First, a "weed" is any plant that's growing where you don't want it. Sometimes they're lovely plants, even ones you'd pay money for in a nursery, such as forget-me-nots, but they've taken over a space reserved for something else. Or you just don't like them.
But weeds are often unattractive plants no one really wants to grow, like buttercups, various grasses, sheep-sorrel and others. Still even these have some good points.
First, they cover the ground with a layer of leaves that protects the soil. Bare soil gets hot, dry, or crusty, loses its microorganisms and its crumbly structure.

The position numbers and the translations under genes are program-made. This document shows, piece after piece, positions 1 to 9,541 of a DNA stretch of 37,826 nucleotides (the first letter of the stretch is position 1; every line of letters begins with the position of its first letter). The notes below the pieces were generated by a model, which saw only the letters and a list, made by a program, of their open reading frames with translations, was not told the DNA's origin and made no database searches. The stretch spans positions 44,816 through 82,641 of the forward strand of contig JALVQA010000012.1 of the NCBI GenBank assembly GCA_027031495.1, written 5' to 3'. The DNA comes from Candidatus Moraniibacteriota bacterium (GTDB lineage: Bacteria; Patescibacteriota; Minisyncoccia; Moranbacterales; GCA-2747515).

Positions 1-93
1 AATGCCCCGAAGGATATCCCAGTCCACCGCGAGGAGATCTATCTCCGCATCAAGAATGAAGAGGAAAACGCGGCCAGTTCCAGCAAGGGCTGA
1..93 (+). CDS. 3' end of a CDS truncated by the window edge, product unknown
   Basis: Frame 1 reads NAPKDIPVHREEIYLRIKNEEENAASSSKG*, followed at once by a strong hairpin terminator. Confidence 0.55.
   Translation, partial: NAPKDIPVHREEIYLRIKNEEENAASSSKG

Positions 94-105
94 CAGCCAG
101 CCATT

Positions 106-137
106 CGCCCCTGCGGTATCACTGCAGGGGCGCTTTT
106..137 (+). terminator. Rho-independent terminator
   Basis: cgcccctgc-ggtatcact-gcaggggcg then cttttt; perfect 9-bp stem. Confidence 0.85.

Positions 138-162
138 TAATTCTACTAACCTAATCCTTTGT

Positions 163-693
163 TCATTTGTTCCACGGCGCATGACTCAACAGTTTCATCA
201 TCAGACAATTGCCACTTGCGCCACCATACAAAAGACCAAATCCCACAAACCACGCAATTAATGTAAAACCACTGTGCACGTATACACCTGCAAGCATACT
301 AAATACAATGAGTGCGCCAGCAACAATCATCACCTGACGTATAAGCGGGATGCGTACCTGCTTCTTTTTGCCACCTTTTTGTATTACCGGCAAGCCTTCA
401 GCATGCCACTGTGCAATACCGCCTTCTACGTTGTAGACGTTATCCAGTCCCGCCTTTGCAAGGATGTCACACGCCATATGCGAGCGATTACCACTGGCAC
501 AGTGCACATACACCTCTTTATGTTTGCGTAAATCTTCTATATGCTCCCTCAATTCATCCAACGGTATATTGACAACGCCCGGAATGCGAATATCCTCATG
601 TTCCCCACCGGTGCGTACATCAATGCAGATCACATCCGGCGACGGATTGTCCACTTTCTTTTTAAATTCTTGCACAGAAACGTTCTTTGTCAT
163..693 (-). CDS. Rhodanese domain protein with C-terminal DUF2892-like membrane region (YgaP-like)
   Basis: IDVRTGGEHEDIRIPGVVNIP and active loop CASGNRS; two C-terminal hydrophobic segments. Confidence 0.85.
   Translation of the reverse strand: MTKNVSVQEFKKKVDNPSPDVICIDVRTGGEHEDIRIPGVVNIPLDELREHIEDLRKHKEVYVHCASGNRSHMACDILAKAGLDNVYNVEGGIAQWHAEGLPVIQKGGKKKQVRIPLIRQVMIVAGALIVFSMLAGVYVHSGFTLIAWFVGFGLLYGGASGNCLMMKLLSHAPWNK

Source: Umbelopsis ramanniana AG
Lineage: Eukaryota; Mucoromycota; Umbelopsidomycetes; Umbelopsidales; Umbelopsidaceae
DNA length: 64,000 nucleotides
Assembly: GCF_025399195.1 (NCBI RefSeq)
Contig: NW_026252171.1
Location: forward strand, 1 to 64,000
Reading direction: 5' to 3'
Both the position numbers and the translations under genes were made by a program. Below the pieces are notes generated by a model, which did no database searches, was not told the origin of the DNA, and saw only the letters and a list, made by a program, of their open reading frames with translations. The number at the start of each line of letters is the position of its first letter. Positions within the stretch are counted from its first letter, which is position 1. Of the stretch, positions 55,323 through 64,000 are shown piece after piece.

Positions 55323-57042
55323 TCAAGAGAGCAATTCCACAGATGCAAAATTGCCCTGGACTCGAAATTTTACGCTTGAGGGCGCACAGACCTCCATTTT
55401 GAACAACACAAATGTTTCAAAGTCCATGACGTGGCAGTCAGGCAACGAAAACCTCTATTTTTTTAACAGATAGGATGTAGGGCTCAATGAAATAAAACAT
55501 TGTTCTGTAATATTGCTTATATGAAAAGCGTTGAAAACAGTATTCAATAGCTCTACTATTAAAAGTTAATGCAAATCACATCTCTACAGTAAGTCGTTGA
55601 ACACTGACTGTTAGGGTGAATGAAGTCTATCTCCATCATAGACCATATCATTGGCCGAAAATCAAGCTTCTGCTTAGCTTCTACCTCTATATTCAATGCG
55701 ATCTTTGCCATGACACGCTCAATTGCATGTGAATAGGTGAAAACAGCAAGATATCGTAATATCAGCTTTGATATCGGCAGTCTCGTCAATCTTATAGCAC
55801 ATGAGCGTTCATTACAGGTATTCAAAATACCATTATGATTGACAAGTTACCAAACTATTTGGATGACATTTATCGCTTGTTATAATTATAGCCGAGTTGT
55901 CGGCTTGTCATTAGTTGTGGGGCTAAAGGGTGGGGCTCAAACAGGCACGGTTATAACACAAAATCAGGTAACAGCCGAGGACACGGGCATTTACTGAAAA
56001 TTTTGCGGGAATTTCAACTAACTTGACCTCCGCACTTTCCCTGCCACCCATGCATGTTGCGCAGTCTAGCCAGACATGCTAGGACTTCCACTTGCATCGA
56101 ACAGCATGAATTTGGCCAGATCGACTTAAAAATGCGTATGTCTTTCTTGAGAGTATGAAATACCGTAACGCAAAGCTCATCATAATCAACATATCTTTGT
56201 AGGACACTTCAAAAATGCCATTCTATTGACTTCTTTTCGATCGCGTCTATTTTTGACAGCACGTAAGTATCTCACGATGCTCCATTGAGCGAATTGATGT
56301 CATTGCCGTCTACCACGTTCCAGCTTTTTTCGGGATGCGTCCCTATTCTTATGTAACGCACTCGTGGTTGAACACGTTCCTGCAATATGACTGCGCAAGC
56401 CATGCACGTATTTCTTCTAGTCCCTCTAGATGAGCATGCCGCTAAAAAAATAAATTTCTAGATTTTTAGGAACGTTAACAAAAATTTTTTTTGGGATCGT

Second, they're often medicinal herbs. Dandelion, cleavers, plantain, chickweed and others have been used for both food and medicine. Even quack grass, the bane of my life, has its uses.
Third, weeds without perennial roots can be turned under as a "green manure" to enrich the soil. Do this a few weeks before planting to give them time to rot.
A bit like easy composting!
Watercress, an edible weed in a small ornamental stream